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Here are some stories of unhappiness:
- First: Valve’s Steam Deck won’t ship until 2022: slipping from December this year, to Feb 2022.
- Valve said: “We’re sorry about this — we did our best to work around the global supply chain issues, but due to material shortages, components aren’t reaching our manufacturing facilities in time for us to meet our initial launch dates.”
- Second: It’s going to get even harder to buy a PlayStation 5, reports Bloomberg.
- The detail is that Sony is, reportedly, having to cut back its manufacturing target for the PS5 by one million consoles. Sony had estimated 16M consoles, now it has revised that figure down to 15 million.
- 2022’s figure (in the Japanese financial year that runs 1 April to 31 March) is 22.6 million sales, a pretty major increase.
- Third: Nintendo, you may recall, was also forced to cut its Switch sales estimates.
Now look what’s happened:
- With consumers weary of bots snapping up stock, retailers have employed a new strategy: paywalls.
- Walmart first announced it was going to have a PS5 restock, but Walmart Plus members would have access an hour early, for the fee of $13 per month or $98 per year.
- Best Buy and GameStop did the same: early access to PS5 stock for members of programs — Best Buy’s $200 per year Totaltech scheme, and GameStop’s PowerUp Rewards Pro subscription, at a fairer $15 per year.
- And with shortages not going away, and with limited reason to have stock snapped up by bots, we’re now in a new and weird zone where retailers have the ability to swindle a little more cash.
- The other method has been more standard: consoles haven’t been available by themselves, but bundles — a console with a game or extra controller or entertainment stick, or so on.
- The obvious way that these schemes will fail to work is sufficient stock supply. And that doesn’t look certain.
- In other words, if you’re hoping to get a console for Christmas, make sure Santa has a paid-up membership or two.
- And if you’re in a country where this isn’t happening yet, brace yourself…
By the way:
- Tomorrow will mark a year since the PS5 was released, on November 12, 2020, while the Xbox Series X/S came out on November 10, 2020.
- This is a reasonable watch(Engadget) that compares the two, though not in a console war way.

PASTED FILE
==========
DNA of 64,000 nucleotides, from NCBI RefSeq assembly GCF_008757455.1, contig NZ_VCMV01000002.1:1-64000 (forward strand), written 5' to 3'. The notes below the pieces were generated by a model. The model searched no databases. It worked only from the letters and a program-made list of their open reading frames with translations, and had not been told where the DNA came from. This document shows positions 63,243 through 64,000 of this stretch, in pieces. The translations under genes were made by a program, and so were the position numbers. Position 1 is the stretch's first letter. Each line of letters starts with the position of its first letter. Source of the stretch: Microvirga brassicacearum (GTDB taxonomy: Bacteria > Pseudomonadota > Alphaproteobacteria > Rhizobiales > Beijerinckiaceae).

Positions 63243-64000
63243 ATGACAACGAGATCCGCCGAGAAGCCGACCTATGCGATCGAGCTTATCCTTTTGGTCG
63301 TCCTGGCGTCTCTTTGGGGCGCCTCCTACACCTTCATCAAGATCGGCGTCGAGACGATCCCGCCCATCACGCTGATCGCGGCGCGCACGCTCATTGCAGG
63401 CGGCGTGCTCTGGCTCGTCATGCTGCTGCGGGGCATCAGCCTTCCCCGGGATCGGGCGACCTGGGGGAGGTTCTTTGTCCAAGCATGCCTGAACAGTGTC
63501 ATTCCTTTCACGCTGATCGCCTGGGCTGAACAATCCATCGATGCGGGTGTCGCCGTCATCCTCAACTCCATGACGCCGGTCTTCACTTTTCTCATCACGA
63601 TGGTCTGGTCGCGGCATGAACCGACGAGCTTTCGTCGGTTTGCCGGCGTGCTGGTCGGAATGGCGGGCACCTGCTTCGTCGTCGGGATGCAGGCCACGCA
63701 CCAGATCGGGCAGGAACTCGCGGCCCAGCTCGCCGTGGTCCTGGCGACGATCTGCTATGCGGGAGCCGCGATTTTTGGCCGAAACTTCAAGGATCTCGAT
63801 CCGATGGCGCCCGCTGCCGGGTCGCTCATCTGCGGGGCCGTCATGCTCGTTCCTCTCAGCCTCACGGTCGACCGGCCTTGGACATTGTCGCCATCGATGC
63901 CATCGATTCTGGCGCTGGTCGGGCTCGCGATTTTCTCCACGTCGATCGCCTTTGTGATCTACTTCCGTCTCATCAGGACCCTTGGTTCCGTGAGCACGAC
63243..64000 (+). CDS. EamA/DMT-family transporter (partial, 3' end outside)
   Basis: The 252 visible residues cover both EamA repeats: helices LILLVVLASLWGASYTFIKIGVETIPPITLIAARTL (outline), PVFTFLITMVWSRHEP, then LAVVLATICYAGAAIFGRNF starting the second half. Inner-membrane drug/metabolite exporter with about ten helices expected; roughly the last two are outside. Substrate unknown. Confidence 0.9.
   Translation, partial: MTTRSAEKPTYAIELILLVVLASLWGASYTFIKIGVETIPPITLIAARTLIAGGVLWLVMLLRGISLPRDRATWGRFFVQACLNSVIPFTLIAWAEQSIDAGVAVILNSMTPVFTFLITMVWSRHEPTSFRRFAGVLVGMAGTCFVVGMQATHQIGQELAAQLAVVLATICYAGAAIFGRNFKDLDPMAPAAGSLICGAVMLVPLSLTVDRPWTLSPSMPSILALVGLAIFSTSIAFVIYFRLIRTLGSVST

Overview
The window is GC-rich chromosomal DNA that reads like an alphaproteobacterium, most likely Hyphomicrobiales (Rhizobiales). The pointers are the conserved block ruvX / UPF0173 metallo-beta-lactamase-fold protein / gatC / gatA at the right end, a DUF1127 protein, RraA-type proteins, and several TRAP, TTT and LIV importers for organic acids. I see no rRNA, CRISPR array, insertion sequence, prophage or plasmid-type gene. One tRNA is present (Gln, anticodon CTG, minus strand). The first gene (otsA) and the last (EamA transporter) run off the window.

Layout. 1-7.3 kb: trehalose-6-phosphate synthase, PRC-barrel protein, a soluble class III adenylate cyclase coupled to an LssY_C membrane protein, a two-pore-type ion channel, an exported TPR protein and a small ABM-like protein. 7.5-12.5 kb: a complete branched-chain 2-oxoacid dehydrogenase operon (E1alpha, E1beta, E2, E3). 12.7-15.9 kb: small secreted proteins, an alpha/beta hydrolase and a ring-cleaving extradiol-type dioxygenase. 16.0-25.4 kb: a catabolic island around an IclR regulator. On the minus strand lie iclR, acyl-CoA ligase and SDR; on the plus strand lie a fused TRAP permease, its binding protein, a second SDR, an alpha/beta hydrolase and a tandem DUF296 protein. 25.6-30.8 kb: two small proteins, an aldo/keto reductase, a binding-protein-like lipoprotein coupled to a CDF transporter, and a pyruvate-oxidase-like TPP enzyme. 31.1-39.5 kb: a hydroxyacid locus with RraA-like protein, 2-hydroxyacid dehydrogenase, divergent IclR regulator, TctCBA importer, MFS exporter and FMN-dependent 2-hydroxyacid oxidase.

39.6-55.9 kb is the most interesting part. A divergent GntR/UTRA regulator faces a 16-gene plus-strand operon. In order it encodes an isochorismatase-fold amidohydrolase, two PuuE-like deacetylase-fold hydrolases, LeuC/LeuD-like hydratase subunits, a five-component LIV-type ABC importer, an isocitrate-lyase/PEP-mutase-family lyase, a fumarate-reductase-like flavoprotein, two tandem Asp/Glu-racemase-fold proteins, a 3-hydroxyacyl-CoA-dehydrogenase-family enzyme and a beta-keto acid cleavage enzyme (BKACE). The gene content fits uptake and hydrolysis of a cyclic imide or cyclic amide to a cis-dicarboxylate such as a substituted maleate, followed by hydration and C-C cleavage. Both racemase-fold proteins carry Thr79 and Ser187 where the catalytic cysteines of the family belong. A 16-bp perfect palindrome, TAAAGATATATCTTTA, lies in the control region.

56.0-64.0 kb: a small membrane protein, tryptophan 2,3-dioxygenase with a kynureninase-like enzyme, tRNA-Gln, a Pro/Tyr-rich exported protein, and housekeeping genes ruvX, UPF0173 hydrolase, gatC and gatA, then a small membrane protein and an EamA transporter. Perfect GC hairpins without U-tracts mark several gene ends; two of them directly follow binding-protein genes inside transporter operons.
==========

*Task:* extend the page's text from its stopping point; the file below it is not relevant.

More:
😶 Google Pixel 6 series might get face unlock smarts after all (Android Authority).
💻 A key Googler confirms no new Pixelbook coming until at least 2023, if at all (Android Authority).
🤔 YouTube removes dislike counts for all videos from the public eye (Android Authority).
🍎 Apple now lets you scan for evil Airtags that might be hovering nearby in iOS 15.2 beta, nothing for Android phones though (Gizmodo).
🍏 Apple introduces device management solution aimed at small businesses (TechCrunch).
📰 Some inside baseball stuff: The Verge, to its infinite credit, is saying it will strongly limit “on background” info from PR to try and force more on the record sourcing. Good!
🚗 Rivian went public Wednesday, raising billions for its EV aspirations, in the biggest US IPO in years. It hasn’t shipped a truck to a customer, but is worth $100B (Jalopnik).
🥌 This company wants to launch satellites into orbit using a giant spinning centrifugal slingshot, as long as the sats are built like a brick sh-thouse! (Gizmodo).
📉 Disney Plus added fewer subscribers than expected this quarter (TechCrunch).
🚀 And in more traditional rocket space exploration, the SpaceX Crew-3 launch was successful, taking four astronauts to the ISS. I timestamped the video at liftoff! (YouTube).
🌎 How to reduce our carbon footprint, like right now (Ars Technica).
🚢 What Norwegians are learning as they pioneer autonomous ships (ComputerWeekly.com).
🤔 “Reddit, what is the strangest thing you “have a guy” for?” (r/askreddit)
Counter-Strike was released this week, back on November 9, 2000.
- The legendary first-person shooter was initially a Half-Life modification, first released in 1999.
- Valve was quick to act, buying the IP and hiring the developers to release the official Windows version in 2000.
- It remains an all-time smash: the 2012 release, Counter-Strike: Global Offensive, or CS:GO, is still enormously popular with gamers on Steam, esports tournaments, on Twitch, etc.
- Despite it being nearly 10 years old, and even with competition from its own sibling, Counter-Strike 1.6, the game remains close to the de facto FPS: easy to learn, hard to master, fun with friends, and with a competitive player path for those who are masters.
- CS:GO’s skins remain important as a currency within the game, with an asset system that may confuse outsiders but with real monetary value.
Bonus: Todd Howard is unrelated to Valve, but he did an AMA yesterday, touching on his work on The Elder Scrolls, Fallout, and the upcoming open RPG, Starfield, which is slated for a November 11, 2022 release
Tristan Rayner, Senior Editor.